A Beloved Beer Bubbles Back
There’s nostalgia brewing in bars and backyards around New England: Narragansett Lager, the beer with a 120-year legacy that slid off the radar in the 1970s, is not only back, it’s taking center stage.
Five years after being acquired by a lifetime New England resident, Narragansett is distributed in every New England state except Vermont, and the number of stores that carry it is up 60 percent over last year to almost 1,300 shops in the region.
William Grant Buys Steven Grasse’s Art In The Age & Root
Those of you who came to our PSFK Conference New York were lucky enough to see Steven Grasse close the day with his talk about the Art In The Age of Mechanical Reproduction brand that he created when his interests changed and he became concerned about organic foods and local craft.
The team at William Grant & Sons must have been monitoring the Twitter comments because the drinks company has decided to purchase the brand from Steven Grasse. The press release reads...
Building a Better Brita
Mavea's curvilinear new pitcher has arrived to enliven the relatively dry terrain of home water filtration.
Given the amount of decision-making that goes into paint chips and appliances, it’s funny that no one has thought to give the water filter a makeover. Not only is this water-spattered, boxy bit of plastic a blight on the sightlines of even the most stylish North American kitchens, there’s a comedy to the way that, mid-pour, the lid for a basic Brita will fall into the “clean” receptacle. And there’s a futility built into the way we set the little calendars and promptly forget to change the filter till there's actually something growing inside.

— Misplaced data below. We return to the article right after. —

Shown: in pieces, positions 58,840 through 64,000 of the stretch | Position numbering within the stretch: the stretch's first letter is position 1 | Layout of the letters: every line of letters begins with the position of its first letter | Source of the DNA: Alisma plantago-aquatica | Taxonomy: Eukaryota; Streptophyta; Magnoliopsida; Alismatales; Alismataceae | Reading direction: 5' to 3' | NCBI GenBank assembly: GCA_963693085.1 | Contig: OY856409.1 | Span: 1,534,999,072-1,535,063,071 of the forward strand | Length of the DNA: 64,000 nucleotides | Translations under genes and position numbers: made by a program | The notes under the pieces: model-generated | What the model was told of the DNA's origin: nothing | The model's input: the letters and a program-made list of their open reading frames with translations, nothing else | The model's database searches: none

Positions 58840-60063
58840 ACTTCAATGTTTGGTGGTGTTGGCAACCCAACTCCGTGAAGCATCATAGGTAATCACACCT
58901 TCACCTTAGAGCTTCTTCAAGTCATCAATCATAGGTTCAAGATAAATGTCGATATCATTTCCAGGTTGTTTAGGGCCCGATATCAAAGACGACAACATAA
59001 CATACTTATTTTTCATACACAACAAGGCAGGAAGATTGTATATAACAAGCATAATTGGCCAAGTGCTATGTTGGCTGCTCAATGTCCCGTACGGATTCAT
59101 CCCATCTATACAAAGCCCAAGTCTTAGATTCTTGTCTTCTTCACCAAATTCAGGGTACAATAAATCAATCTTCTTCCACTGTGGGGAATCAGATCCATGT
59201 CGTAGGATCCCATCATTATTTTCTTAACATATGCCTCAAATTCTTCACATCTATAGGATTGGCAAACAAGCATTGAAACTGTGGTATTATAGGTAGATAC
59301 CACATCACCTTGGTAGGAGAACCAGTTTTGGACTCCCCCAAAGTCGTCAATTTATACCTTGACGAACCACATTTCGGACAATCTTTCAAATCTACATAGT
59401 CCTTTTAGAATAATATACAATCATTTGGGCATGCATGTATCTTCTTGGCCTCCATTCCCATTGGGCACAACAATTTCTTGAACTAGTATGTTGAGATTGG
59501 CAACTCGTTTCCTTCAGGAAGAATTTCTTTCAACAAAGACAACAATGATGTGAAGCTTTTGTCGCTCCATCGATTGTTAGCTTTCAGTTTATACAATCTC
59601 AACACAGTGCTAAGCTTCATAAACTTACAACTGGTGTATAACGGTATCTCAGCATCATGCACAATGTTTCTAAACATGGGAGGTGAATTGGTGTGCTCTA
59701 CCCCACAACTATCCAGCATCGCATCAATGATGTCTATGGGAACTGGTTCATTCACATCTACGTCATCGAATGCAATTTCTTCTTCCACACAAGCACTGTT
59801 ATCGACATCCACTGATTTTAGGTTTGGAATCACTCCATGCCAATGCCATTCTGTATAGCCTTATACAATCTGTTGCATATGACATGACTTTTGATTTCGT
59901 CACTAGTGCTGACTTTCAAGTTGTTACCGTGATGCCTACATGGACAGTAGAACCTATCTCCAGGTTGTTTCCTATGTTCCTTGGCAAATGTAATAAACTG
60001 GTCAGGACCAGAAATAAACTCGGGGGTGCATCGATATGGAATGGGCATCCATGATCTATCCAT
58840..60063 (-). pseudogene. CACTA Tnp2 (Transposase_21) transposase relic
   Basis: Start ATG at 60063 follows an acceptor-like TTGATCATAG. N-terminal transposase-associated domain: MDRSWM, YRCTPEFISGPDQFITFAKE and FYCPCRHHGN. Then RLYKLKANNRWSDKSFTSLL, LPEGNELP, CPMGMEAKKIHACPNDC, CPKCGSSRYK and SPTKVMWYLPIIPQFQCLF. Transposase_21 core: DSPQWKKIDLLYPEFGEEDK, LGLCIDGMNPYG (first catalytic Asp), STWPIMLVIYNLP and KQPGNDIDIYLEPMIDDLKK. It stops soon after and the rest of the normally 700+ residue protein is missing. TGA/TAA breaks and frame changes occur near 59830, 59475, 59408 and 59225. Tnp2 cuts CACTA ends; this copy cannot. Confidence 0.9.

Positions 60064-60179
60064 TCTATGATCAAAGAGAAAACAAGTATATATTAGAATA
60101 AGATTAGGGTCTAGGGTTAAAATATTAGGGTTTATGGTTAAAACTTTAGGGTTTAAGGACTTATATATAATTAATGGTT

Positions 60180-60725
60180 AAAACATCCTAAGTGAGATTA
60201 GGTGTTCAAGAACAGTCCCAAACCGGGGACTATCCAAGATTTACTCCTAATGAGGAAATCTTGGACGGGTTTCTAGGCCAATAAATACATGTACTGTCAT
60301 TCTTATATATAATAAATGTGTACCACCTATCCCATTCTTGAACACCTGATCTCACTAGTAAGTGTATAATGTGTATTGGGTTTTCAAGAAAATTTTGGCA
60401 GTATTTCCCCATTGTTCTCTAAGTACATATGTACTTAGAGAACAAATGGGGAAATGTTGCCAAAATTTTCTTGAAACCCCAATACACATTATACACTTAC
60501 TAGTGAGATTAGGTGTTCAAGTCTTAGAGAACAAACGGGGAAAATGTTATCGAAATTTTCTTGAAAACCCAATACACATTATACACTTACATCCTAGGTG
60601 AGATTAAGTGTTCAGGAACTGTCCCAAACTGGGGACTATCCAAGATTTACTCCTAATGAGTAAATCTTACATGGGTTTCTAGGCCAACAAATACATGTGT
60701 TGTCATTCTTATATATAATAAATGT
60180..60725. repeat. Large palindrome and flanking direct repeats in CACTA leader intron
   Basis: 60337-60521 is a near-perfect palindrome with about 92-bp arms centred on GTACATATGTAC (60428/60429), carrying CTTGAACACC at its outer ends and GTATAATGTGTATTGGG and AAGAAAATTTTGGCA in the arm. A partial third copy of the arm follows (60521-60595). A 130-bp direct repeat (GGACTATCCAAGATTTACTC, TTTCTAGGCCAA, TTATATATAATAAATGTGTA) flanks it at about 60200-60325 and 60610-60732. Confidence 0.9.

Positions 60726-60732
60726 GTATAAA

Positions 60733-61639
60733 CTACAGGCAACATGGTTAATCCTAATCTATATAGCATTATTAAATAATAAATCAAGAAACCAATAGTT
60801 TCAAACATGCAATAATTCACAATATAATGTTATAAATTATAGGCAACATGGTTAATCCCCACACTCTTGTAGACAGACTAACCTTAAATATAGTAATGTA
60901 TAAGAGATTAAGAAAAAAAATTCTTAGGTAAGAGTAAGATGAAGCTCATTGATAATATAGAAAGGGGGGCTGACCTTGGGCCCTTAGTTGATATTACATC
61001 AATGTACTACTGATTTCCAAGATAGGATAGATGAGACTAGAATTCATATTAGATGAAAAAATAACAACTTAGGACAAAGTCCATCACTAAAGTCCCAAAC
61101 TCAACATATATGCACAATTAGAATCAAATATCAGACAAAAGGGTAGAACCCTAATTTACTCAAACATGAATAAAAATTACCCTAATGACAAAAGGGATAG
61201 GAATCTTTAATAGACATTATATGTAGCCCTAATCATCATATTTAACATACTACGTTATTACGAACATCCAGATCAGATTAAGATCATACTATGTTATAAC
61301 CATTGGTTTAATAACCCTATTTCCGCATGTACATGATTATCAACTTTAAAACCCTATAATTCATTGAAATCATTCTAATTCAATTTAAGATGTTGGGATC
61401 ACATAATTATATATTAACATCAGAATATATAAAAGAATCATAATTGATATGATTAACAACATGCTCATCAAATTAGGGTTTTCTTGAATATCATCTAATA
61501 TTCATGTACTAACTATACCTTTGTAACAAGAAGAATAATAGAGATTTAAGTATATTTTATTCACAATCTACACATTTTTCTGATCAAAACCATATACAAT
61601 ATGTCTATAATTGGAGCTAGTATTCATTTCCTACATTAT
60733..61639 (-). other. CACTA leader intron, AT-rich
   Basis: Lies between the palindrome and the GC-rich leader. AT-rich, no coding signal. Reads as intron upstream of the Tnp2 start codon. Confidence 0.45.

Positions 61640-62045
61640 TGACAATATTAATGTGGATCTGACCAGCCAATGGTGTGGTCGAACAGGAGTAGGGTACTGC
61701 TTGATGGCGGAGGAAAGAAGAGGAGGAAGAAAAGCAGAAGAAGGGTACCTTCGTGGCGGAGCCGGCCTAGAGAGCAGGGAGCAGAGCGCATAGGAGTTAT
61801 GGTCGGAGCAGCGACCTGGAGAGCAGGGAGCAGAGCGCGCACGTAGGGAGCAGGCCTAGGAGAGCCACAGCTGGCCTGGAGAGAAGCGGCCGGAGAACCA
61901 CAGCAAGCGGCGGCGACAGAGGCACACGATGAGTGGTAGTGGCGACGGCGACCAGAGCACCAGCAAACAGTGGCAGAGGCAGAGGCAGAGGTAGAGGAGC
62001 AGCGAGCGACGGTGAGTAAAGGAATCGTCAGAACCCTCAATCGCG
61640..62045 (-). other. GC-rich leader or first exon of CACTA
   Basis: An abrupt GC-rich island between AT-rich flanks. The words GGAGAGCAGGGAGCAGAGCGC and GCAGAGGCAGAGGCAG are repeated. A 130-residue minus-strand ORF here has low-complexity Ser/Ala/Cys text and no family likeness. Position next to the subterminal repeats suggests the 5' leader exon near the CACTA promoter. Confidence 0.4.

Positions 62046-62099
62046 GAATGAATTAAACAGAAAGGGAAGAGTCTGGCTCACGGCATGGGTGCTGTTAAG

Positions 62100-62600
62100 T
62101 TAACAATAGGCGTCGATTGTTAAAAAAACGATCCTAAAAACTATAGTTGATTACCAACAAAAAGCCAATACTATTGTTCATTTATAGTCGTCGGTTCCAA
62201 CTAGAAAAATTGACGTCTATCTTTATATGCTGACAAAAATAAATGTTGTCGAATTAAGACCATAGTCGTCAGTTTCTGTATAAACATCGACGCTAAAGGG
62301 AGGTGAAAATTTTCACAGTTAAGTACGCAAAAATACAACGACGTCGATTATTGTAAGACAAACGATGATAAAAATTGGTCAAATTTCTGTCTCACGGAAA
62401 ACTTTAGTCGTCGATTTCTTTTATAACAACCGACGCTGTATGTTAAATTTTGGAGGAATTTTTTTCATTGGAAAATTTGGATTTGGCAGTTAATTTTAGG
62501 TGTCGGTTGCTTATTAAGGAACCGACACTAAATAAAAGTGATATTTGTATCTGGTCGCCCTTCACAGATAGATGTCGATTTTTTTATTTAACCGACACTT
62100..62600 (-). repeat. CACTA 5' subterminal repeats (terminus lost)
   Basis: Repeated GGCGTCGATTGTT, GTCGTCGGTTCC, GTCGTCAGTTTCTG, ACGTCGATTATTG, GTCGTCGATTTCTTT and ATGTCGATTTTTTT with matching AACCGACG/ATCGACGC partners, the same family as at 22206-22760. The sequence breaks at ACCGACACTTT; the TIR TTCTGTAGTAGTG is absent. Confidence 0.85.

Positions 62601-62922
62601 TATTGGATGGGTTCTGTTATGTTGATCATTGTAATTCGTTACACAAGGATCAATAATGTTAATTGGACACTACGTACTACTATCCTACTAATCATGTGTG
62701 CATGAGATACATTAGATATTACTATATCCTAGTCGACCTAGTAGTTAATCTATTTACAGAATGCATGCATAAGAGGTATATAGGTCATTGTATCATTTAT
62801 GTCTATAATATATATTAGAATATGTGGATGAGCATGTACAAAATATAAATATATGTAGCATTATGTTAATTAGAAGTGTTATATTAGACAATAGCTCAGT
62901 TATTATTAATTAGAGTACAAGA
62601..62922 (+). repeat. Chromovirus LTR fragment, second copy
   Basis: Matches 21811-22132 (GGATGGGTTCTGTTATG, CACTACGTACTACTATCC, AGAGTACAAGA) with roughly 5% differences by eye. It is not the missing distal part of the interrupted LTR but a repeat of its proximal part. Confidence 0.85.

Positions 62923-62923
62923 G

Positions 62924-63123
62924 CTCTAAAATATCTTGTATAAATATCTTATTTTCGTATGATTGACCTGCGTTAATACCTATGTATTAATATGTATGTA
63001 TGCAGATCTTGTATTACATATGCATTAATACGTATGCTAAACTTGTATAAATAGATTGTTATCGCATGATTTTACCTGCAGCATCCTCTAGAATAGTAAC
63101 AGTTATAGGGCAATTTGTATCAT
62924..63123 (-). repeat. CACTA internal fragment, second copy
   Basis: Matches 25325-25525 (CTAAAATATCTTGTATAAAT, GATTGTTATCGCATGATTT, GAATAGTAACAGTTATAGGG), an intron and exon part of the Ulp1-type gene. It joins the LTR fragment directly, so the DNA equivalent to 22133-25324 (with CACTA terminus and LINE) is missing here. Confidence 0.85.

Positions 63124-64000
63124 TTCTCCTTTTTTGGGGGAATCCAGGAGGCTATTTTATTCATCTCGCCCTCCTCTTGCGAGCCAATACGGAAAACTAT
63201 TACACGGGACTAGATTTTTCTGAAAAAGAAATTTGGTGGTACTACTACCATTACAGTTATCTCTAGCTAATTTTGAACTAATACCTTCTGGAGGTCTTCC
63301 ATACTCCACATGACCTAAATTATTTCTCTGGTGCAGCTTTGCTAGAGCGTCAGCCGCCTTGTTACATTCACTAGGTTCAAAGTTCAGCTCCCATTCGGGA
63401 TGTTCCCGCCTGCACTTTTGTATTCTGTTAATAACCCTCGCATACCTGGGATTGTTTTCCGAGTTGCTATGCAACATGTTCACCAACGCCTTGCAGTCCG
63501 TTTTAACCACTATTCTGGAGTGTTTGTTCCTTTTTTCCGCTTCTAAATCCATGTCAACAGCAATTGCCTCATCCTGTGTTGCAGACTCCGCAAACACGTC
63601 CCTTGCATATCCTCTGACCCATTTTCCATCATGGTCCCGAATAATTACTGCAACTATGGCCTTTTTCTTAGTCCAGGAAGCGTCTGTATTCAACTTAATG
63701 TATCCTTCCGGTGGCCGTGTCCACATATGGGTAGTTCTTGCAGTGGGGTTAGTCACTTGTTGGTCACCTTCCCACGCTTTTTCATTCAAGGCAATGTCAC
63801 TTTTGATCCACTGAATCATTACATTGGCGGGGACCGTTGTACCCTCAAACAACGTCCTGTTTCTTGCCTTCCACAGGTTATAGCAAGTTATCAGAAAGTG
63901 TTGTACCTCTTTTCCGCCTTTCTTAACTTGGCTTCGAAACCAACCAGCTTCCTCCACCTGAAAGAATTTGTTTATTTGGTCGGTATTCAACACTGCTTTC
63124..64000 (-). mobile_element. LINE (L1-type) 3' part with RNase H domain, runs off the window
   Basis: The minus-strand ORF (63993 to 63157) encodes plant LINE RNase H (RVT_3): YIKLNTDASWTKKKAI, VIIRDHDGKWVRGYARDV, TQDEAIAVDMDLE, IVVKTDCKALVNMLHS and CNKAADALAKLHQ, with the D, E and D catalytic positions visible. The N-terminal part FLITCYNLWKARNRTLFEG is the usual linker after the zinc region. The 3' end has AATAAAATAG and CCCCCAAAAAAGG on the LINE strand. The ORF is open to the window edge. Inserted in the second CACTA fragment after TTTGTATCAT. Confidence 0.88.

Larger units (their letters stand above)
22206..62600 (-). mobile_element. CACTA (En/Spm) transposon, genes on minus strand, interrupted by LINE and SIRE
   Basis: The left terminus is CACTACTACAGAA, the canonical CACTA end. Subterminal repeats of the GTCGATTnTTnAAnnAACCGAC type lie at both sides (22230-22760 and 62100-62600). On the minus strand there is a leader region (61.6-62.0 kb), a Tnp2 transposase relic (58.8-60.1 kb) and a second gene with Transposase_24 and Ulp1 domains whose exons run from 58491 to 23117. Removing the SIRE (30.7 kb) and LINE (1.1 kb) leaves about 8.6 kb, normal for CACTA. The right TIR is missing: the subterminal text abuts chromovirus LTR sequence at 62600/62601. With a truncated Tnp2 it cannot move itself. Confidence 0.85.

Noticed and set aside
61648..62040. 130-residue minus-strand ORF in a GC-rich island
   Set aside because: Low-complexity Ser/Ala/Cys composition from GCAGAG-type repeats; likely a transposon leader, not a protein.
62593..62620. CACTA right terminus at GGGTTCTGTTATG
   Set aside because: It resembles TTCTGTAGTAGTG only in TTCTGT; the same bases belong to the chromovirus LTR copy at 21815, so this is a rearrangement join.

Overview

Frilly in Philly
May 29, 2010
Every once in awhile, you are blessed to meet an extraordinary person that you just know is going to impact your life in some profound way. It could be a best friend, a mentor, a lover… Or it could be a group like the Next American Vanguard. Over the past couple of days, I was privileged enough to be part of this incredible group of young urban leaders committed to improving American cities.
Pouring It On
In 2000, Brita GMBH, a German company that designs and manufactures consumer and professional water-filtration products, including popular water-purifying pitchers, made a decision that from a branding perspective seemed unthinkable. When it ended its 12-year-old licensing-and-distribution agreement with U.S. conglomerate the Clorox Co., Brita sold Clorox sole rights in North America to the Brita brand, which has become synonymous with these pitchers. The German company also agreed to a noncompete clause until 2005.
Today Brita is a fairly large company in Europe — last year's revenue topped $400 million — with the problems of a small business in the U.S. Its new Mavea brand is the underdog in water-filtration pitchers, compared with the Clorox-owned Brita brand it created.
Recommended Viewing: Steve Grasse On Steve Grasse
Pretty interesting talk given recently by the Gyro/Quaker City Mercantile honcho. Big reveal: G-Mart was “successful.” Small reveal: Grasse likes boobies. [via PSFK]